Royal Black critic is in the 1600s

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I am worried for one of your letter writers, an Anglican Sir Knight from Armagh (May 3).

He seems to have got stuck in either the Cromwellian 1600s or the Ritual Panic of the 1800s and cannot find his way out of those two dark periods in Anglican history.

Initially angered that anyone dare consider alleged acts by the Black Preceptory – like drinking wine from a human skull, the use of human remains in ceremonies, esoteric tradition that has no place in Scripture to name a couple – as even worthy of investigation by a Bishop.

In this he ignores the duty of the Bishop (as set out in the 1662 Book of Common Prayer service of The Consecration of Bishops) ‘ and the Canons which not only show the appropriateness but the necessity for such an enquiry.

Of course every word which disagrees with the Sir Knight’s view is dismissed as ‘hearsay, seemingly personal vendettas and misinformed enquiries carried out by other denominations’ while the deliberate misrepresentation, misinformation and what we shall call being economic with the truth by the official delegation from the Black is sadly ignored by the good Sir Knight.

Regardless of how much he can’t stand anyone attacking his boys club he none the less seems happy to attack his fellow church members, clergy and bishops for doing the unthinkable – lighting candles, bowing and other such evils.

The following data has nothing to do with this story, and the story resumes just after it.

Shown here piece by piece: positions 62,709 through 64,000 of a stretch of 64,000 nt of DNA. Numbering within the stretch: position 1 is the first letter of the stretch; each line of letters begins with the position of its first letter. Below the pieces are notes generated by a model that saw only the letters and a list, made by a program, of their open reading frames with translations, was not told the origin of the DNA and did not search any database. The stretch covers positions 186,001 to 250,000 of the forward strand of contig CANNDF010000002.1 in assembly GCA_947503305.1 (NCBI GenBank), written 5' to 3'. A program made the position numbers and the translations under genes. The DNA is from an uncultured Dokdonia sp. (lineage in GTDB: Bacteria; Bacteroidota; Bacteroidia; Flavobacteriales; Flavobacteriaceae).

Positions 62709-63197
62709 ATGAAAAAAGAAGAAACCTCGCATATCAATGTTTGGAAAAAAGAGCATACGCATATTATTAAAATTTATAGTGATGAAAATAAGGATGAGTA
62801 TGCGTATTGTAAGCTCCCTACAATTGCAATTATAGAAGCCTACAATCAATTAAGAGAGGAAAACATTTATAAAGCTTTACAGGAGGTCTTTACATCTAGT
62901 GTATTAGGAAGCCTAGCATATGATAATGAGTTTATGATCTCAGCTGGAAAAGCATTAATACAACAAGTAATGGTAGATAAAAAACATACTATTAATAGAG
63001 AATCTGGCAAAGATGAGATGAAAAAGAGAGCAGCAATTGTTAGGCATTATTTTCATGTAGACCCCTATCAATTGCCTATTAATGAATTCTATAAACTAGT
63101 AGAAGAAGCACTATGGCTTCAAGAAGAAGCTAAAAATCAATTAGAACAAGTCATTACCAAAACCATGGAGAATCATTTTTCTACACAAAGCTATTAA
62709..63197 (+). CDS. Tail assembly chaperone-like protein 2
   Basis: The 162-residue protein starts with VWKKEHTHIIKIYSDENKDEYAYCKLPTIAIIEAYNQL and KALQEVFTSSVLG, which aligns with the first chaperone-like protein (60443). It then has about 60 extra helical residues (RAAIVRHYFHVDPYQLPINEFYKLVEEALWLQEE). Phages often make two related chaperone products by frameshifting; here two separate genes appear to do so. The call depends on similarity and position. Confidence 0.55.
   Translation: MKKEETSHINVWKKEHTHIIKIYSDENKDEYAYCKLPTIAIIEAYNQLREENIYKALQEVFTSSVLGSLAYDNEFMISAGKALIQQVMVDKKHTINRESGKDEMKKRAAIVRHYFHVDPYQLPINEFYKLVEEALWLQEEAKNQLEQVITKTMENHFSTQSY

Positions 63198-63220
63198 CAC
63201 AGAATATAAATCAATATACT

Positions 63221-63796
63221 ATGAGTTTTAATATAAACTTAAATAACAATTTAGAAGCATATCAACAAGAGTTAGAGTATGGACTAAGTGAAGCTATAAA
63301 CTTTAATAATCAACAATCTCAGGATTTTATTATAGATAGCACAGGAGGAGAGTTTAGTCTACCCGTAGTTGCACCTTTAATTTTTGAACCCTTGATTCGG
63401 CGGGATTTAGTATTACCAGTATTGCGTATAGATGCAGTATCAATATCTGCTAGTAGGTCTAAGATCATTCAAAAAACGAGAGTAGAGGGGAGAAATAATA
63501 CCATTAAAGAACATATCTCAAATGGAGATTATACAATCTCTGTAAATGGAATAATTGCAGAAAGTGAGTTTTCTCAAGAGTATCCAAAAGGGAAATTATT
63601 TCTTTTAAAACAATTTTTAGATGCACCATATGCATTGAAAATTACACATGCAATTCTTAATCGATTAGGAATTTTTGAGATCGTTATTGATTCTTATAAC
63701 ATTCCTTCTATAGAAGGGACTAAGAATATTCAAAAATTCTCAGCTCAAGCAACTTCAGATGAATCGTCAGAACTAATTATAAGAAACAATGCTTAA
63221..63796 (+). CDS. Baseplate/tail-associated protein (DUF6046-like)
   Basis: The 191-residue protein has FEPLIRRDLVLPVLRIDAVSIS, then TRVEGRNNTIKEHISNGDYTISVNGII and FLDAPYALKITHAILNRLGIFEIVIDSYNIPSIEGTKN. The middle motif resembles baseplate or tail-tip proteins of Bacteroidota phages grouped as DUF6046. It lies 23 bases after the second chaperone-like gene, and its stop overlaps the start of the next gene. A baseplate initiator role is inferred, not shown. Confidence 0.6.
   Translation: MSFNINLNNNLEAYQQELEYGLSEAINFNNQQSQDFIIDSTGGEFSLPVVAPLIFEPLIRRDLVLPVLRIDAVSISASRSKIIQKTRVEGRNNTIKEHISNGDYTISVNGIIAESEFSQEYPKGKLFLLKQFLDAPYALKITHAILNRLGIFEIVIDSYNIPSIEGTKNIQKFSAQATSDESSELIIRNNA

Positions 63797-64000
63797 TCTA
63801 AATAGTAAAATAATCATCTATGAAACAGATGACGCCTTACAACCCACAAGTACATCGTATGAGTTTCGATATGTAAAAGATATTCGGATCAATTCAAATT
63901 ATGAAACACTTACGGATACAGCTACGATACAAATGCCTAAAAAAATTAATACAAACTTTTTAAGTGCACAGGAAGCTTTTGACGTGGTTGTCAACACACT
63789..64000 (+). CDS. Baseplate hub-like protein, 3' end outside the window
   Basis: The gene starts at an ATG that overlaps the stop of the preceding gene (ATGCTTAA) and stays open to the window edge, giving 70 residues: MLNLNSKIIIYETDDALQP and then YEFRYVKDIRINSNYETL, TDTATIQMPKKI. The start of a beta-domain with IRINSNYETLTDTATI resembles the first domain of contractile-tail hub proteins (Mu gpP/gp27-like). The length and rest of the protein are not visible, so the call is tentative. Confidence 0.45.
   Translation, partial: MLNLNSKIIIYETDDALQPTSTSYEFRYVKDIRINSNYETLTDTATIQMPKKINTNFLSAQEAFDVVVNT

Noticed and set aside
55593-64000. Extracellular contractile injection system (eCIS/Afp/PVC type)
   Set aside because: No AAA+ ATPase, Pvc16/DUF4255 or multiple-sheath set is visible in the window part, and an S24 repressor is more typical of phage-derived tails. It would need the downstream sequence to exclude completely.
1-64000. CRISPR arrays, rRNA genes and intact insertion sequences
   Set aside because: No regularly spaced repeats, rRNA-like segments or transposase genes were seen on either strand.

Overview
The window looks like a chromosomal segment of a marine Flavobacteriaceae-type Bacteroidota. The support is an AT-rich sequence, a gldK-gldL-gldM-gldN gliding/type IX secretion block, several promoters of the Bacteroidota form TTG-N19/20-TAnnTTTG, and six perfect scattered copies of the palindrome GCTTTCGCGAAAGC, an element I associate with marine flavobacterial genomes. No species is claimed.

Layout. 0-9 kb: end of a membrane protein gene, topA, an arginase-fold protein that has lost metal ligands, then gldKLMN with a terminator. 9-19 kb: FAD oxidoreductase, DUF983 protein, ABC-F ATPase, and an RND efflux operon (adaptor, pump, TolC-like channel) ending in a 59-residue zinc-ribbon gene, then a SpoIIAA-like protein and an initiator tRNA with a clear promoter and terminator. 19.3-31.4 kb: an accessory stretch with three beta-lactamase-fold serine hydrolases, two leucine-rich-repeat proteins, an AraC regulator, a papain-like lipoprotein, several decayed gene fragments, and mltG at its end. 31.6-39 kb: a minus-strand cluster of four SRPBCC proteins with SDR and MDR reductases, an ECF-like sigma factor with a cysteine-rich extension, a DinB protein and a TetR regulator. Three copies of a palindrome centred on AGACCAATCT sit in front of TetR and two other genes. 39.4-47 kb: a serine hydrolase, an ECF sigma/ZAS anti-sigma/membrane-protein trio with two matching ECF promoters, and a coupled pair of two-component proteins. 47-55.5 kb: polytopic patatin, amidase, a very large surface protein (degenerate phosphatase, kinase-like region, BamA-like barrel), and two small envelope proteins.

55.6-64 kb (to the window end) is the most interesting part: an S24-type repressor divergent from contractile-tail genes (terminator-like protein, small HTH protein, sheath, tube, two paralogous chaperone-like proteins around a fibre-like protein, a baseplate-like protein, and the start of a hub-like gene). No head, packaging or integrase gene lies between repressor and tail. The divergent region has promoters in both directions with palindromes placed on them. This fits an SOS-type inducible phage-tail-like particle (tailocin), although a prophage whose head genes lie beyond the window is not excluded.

This is a serious charge, after all how often have we not seen a good Protestant lad or lassie who after seeing a candle lit on the Lord’s Table got sucked into a life of Popery never to escape?

Or how many laymen after seeing a coloured stole on their clergy, started wearing chasubles and cassocks with 33 buttons and locking themselves into their rooms listening to Gregorian Chant?

There are those who would say most of these were practically sanctioned by the Ornaments Rubric prefixed to the Order for Morning Prayer from the time of King Edward VI, were totally legal in this church until 1849 and are legal now.

Certainly it could be said that even a basic reading of church canons and liturgical history would show how utterly ignorant the Sir Knight is of his own church’s liturgical practice and vestments. Even a quick glance at the numerous debates, conferences and even trials (like Bishop King who was jailed for making the sign of the cross) regarding these matters would have shown how insular, petty and ignorant the Sir Knight is being.

Then again as the sole guardian of the church’s faith and practice he would probably just say they are wrong too and on that note it is probably best if we just ignore the Book of Revelation’s depiction of incense use in Heaven lest he have to ask tough questions of God’s commitment to Ulster Protestantism.

J.H.Newman, Cookstown

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